Discussion of a proposed indoor youth sports facility at Evanston's shuttered recycling center got tangled in a debate over ethics at Monday night's City Council meeting.
Alderman Ann Rainey, 8th Ward, objected to Alderman Jane Grover, 7th Ward, speaking on the issue at the Administration and Public Works Committee meeting, because Grover's husband, Bill Blanchard, has been a leader of one of the non-profit groups seeking to lease the facility.
Grover noted that her husband no longer is a leader of the group, the Evanston Baseball Softball Association.
Called upon to offer an opinion, City Attorney Grant Farrar said it would be premature for him comment, and recommended referring the issue to the city's Board of Ethics.
Both Grover and Rainey agreed to do that.
Every vote on the council may count for the future of the sports center plan. It became evident Monday night that a growing number of aldermen have doubts about whether the project makes financial sense for the city.
Last September the council voted 6-2 with Alderman Coleen Burrus, 9th Ward, absent, to direct the city manager to negotiate a lease with the sports groups.
That vote came after the city manager had recommended the building be sold off for commercial development instead — a move he estimated could bring in $1.5 million from the sale and as much as $100,000 a year in property tax revenue.
At that time Rainey voiced strong opposition to the plan and Alderman Delores Holmes, 5th Ward, said she thought the vote was premature.
Monday night Burrus was also sharply critical of the plan, saying it would be a huge cost for the city.
She forecast the city could end up spending hundreds of thousands of dollars on maintaining the building's roof during the projected 25-year term of the lease and that it would incur substantial other costs.
"How can we possibly justify this," Burrus asked, given the city's difficult fiscal situation?
Holmes said she'd never agree to the proposed $1 a year rent from the group for the building and that she believed there were "many other sticking points" with the proposal.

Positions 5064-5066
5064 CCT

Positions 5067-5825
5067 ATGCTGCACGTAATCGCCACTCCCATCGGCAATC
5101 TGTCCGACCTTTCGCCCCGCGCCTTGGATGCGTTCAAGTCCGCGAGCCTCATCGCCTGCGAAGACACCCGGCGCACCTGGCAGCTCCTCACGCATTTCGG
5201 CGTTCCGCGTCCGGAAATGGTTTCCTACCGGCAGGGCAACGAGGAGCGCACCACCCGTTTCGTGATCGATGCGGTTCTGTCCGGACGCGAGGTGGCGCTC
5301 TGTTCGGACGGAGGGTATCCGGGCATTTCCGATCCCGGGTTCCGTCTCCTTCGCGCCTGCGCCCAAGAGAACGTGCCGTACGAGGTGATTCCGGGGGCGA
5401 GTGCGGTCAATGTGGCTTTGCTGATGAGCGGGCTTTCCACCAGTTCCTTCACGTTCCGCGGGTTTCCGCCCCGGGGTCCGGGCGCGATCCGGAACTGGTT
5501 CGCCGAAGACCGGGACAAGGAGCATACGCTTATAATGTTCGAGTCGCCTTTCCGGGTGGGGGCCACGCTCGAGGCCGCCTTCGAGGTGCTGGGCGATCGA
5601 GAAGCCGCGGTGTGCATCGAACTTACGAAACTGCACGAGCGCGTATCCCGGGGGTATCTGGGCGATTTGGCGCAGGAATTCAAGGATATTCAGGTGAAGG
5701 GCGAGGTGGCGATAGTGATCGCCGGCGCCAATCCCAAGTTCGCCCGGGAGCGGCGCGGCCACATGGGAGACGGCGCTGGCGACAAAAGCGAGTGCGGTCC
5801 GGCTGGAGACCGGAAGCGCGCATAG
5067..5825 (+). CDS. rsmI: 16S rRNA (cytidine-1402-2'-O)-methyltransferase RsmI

Alderman Peter Braithwaite, 2nd Ward, didn't say where he stood on the project, but asked about the budget for building out the space as a practice facility.
David Campbell, president of the Evanston Baseball Softball Association, said the group has been working with an architect and expects the buildout to cost $500,000 to $700,000 — a cost the sports groups would pay.
Rainey argued that the project should be a for-profit venture that would put the property on the tax rolls, but Campbell said that that would make it cost-prohibitive for lower-income residents.
Burrus responded that the city can't afford to spend so much money on one group, when the project wouldn't cover its costs — noting that the city is in the midst of renegotiating its relationship with various arts groups because earlier agreements left the city with insufficient funds to maintain buildings used for the programs.
Other than Braithwaite and Grover, none of the aldermen who had voted for the project last fall spoke on the issue Monday night. Alderman Mark Tendam, 6th Ward, was absent from the meeting.
City Manager Wally Bobkiewicz said he was looking for more direction for the council about its goals for the project as he continues discussions about the lease with the sports groups, but the council didn't actually take a vote on the issue.
Top: Alderman Grover watches as Alderman Rainey explains why she thinks Grover should recuse herself from the sports center debate.